HARMS OF SCREENING AND INTERVENTIONS

The USPSTF found limited evidence on the harms of screening for HBV infection in pregnant women but bound the potential harms of screening as no greater than small based on the high accuracy of screening and the low likelihood of harms from preventive interventions.

USPSTF ASSESSMENT

Using a reaffirmation process, the USPSTF concludes with high certainty that the net benefit of screening for HBV infection in pregnant women is substantial.

Clinical Considerations

PATIENT POPULATION UNDER CONSIDERATION

This recommendation applies to all pregnant persons.

SCREENING TESTS

The principal screening test for detecting maternal HBV infection is the serologic identification of HBsAg. Screening should be performed in each pregnancy, regardless of previous HBV vaccination or previous negative HBsAg test results.1

SCREENING INTERVAL

A test for HBsAg should be ordered at the first prenatal visit. Women with unknown HBsAg status or with new or continuing risk factors for HBV infection (e.g., injection drug use or a sexually transmitted infection) should be screened at the time of admission to a hospital or other delivery setting.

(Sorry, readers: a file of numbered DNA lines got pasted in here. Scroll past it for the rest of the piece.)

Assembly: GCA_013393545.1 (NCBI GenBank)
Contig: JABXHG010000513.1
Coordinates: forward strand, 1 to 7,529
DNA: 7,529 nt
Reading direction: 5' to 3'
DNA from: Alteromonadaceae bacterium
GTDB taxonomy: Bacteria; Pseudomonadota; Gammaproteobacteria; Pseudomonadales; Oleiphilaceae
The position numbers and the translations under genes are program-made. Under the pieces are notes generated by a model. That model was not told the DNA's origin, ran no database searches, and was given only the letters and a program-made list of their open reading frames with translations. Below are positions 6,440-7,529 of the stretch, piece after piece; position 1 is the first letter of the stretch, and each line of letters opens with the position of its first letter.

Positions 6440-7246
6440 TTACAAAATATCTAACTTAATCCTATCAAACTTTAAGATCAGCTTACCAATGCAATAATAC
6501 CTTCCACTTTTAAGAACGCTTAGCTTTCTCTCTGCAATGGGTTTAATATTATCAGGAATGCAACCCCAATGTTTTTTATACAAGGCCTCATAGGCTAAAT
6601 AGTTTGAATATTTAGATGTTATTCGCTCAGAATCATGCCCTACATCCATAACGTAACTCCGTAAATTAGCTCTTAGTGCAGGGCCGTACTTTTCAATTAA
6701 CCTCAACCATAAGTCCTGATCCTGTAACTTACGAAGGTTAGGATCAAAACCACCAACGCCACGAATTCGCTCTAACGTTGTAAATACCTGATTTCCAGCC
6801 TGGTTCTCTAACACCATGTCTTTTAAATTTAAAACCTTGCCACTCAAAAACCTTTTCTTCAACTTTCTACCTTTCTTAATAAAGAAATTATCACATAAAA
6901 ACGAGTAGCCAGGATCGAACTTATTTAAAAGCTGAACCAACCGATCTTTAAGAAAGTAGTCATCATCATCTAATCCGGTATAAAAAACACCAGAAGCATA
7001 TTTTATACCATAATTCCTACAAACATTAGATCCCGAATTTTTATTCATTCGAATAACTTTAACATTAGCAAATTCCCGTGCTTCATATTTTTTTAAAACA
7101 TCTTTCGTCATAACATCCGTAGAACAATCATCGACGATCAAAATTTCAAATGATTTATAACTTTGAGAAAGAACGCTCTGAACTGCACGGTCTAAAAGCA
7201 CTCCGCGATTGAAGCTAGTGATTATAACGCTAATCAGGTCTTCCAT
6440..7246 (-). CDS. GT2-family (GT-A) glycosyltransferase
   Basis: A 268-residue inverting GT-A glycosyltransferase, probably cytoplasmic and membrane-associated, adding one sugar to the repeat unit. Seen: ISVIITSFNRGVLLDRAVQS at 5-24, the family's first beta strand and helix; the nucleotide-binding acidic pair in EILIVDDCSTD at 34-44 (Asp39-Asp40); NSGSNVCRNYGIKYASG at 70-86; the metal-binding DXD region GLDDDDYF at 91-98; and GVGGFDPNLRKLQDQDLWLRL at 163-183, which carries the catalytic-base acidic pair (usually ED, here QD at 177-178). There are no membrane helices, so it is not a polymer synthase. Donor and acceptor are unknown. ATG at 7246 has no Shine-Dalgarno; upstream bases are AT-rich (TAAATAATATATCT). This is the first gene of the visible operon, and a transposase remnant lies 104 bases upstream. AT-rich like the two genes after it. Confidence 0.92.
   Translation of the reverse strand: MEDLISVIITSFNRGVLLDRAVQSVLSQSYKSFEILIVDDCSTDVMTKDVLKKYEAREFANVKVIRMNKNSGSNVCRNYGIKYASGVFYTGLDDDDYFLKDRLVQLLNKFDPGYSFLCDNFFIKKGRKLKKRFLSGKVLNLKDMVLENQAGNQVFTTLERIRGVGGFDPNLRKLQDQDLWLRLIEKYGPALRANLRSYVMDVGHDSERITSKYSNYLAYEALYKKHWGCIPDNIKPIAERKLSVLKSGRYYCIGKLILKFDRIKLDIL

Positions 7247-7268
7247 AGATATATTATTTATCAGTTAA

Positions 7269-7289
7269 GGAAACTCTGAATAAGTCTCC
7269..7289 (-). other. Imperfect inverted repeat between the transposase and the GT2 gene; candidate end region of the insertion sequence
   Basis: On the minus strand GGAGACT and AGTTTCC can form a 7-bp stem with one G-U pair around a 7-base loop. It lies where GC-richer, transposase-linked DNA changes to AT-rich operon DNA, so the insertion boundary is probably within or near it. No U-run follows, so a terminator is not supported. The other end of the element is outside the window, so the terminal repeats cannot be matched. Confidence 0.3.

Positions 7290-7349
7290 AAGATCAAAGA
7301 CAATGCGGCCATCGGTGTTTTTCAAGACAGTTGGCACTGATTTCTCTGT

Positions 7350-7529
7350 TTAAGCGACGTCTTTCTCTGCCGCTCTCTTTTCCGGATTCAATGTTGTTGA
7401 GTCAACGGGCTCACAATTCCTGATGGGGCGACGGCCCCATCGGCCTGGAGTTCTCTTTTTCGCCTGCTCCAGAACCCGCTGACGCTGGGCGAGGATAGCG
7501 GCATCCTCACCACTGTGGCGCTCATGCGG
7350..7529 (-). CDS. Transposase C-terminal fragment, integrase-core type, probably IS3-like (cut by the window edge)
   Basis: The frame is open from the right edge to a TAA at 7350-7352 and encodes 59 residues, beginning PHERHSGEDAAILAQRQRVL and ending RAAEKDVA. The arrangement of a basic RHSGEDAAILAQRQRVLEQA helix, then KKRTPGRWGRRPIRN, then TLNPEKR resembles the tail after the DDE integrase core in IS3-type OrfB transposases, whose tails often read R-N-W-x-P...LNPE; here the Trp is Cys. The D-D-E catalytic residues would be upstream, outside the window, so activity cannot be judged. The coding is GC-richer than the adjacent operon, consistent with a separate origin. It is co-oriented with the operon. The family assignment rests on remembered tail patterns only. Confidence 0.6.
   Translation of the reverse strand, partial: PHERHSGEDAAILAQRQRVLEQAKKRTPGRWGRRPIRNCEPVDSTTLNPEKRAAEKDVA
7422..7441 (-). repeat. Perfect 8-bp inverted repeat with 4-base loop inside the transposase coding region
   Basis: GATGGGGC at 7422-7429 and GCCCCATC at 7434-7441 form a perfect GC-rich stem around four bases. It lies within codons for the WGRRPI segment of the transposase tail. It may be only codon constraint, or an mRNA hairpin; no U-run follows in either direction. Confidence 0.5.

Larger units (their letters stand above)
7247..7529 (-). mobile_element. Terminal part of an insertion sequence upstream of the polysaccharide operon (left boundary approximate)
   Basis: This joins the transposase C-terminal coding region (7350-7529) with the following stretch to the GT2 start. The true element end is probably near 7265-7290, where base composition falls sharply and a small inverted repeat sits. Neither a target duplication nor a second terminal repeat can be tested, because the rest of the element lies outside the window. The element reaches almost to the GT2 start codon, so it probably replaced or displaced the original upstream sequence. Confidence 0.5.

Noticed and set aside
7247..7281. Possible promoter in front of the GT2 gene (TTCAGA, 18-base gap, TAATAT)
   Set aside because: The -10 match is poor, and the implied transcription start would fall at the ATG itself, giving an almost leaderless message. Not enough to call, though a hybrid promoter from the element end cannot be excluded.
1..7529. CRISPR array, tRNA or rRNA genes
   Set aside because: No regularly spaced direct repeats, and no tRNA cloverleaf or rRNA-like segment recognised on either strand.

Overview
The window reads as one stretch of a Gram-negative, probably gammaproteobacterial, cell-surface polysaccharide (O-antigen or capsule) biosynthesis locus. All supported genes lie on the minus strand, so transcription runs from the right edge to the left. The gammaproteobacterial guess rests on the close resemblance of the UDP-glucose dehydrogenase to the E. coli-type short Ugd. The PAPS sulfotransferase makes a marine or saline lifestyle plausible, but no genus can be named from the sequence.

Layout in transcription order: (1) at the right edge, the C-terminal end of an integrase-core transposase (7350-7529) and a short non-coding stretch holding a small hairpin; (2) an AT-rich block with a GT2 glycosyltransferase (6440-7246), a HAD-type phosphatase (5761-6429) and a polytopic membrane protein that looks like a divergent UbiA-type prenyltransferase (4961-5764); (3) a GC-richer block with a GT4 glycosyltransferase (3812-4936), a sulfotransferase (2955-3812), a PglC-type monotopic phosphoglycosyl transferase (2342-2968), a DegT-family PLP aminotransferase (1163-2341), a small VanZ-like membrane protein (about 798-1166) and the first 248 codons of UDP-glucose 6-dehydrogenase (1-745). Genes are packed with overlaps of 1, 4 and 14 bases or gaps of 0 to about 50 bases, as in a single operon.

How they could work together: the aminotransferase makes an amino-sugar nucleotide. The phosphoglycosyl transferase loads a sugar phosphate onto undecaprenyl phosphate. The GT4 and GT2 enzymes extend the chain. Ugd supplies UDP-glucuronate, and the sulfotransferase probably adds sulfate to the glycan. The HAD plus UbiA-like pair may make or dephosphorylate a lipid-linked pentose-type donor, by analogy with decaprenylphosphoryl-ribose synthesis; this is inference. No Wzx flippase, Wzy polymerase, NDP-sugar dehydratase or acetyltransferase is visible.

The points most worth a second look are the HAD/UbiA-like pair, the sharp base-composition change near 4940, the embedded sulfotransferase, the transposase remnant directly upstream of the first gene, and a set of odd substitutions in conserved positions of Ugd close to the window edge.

TREATMENT

Interventions to prevent perinatal transmission of HBV infection include screening all pregnant women for HBV, vaccinating infants born to HBV-negative mothers within 24 hours of birth, and completing the HBV vaccination series in infants by age 18 months. For HBV-positive mothers, case management during pregnancy includes HBV DNA viral load testing and referral to specialty care for counseling and medical management of HBV infection. For infants born to mothers who test positive for HBsAg, current guidelines for case management include HBV vaccination and HBIG prophylaxis within 12 hours of birth, completing the vaccine series, and serologic testing for infection and immunity at age 9 to 12 months. For infants born to mothers with unknown HBsAg status, current guidelines for case management include HBV vaccination within 12 hours of birth, followed by HBIG prophylaxis.5

Emerging evidence has demonstrated that administering tenofovir to HBV-positive women with acute infection significantly reduces the risk of HBsAg seropositivity in infants when combined with HBIG prophylaxis at birth and HBV vaccination.6,7 As a result, recent guidelines recommend testing for viral load, antiviral treatment, and HBV vaccination and HBIG prophylaxis.5

USEFUL RESOURCES